in Features | 13 SEP 07
Featured in
Issue 109

Emily Wardill

Paranoia, hallucination and expectation; making sense of hidden systems

in Features | 13 SEP 07

Hamlet’s famous advice to his mother – ‘Assume a virtue, if you have it not’ – packs in a wealth of philosophical questions about the divide between what we are conscious of (pretending to be virtuous) and what comes across (being virtuous). It’s this silty ground between intent and actuality – the idea before it is put into action – that is the territory explored in the mosaic-like short films of London-based artist Emily Wardill. Works such as Born Winged Animals and Honey Gatherers of the Soul (2005) and Basking in what feels like ‘an ocean of grace’, I soon realise that I’m not looking at it, but rather that I AM it, recognising myself (2006) capture scenes of city life in brief, fixed point-of-view shots, setting these vignettes to the even tempos of a plodding piano or the ringing of church bells. The films cohere in visual rhythm, texture and style but give the impression that a complex meaning is being deliberately withheld. Wardill makes films, it seems, with instinctual talent, and the opacity of her work is both a measure of this and an inquiry into the degree to which we are conscious of our own behaviour – into how reality rubs against expectation.

Ben (2007), Wardill’s most recent film, juxtaposes two psychological case studies: one used by Sigmund Freud to illustrate the idea of ‘negative hallucination’ (where a patient believes a room full of objects to be empty) and the other regarding a subject called Ben, used by American psychoanalysis students to understand the condition of paranoia. The first case is intoned by an actor assuming the voice of a hypnotist, while the other is haltingly read aloud by a non-native English speaker (a favourite distancing mechanism of Jean-Luc Godard). Neither of these two strands is explicated visually. Ben is a colour film of a set made entirely of black and white props. Actors in theatrical face-paint and plumed hats perch by rickety Modernist tables, bare light bulbs and awkward stocky sculptures. The two narratives remain as separate as oil and water: Freud’s melodrama and the hypnotist’s voice-of-God narrative play off the unsteady reading and flat scientific jargon of the American study. The two stories intersect only at the end, where the name ‘Ben’ comes to designate the apparently non-existent object to be picked up by the hypnotized patient.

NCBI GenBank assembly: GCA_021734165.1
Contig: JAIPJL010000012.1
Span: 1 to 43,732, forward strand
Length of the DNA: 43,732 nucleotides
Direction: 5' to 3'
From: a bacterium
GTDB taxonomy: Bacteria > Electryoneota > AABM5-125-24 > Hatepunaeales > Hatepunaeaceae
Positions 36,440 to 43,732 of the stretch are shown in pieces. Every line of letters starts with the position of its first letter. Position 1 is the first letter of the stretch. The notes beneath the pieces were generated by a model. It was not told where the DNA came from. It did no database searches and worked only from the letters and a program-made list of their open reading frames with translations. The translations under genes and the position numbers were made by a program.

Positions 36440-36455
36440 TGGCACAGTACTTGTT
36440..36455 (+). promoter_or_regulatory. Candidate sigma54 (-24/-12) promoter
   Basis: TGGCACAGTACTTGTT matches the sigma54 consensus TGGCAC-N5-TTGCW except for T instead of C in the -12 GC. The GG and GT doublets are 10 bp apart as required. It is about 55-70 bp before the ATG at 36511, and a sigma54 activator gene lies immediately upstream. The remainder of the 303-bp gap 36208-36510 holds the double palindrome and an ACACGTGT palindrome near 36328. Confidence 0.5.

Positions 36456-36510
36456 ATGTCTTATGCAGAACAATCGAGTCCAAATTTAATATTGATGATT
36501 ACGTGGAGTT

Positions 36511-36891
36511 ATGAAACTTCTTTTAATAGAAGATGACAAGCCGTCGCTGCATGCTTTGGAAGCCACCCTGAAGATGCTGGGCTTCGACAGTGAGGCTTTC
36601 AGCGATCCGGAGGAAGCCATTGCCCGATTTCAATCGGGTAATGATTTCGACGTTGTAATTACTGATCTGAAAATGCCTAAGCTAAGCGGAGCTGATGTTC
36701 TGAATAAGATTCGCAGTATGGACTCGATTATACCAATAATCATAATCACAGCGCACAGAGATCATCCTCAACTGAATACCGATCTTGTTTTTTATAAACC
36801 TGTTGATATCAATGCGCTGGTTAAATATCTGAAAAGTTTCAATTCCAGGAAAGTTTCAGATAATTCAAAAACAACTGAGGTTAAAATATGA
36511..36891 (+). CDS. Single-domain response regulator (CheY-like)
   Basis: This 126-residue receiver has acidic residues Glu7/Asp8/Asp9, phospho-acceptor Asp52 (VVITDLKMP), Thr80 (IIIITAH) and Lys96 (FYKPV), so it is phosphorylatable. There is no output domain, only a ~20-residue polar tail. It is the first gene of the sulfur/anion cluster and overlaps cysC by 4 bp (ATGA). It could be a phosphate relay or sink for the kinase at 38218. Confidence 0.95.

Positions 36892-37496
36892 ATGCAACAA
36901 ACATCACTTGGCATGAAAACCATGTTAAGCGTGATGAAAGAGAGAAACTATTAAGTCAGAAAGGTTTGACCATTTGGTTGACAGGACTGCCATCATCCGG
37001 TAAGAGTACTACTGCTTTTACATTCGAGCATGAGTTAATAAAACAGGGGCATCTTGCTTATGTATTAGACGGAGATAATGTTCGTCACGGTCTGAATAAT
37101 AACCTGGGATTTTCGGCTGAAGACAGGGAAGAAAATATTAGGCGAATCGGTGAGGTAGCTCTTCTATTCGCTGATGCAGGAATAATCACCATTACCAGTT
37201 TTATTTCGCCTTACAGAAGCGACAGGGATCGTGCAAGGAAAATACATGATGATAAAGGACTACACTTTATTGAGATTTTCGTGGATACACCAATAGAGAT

Arguably, Ben also enacts the paranoia and negative hallucination it describes; on watching the film the viewer’s instinct is to conceptualize the existence of a relationship that is not visibly given. This is the logic that links the three strands of Ben: the two dissimilar narratives and the stylized actors and film set. And, as in cases of paranoia in which a system known only to the paranoiac gives meaning to apparently random configurations of events, the logic of Ben remains known only to the artist. Even in the less elaborate film Basking in what feels like an ‘ocean of grace’…, Wardill hides clues; the film’s piano soundtrack, for example, was generated so that the musical score would look symmetrical when transcribed to sheet music, playing forwards and then backwards. How does this come across when it is included in the film? Can the viewer ever know about this system just from watching the film?

This isn’t a criticism levelled against the work; it’s a question Wardill anticipates. It is precisely this potential obfuscation and transfiguration of meaning, through the processes of communication, that she seeks to explore. Wardill’s work, Sea Oak, scheduled to be completed this autumn, addresses how people understand information better when set in narrative form – with the specific example of the US Democratic party, who are revising their campaign presentations to incorporate narrative and melodrama, and gain some of the rhetorical force recently monopolized by Republicans. The final section of Basking in what feels like ‘an ocean of grace’… features a focus group, filmed without sound and through a window. How is information given? Is it paid for, set into a narrative or represented visually? And how is it received? The focus group’s ‘exemplary’ opinions become symbolic of life in a city, refracted into images whose meaning is based on both structure and assumption.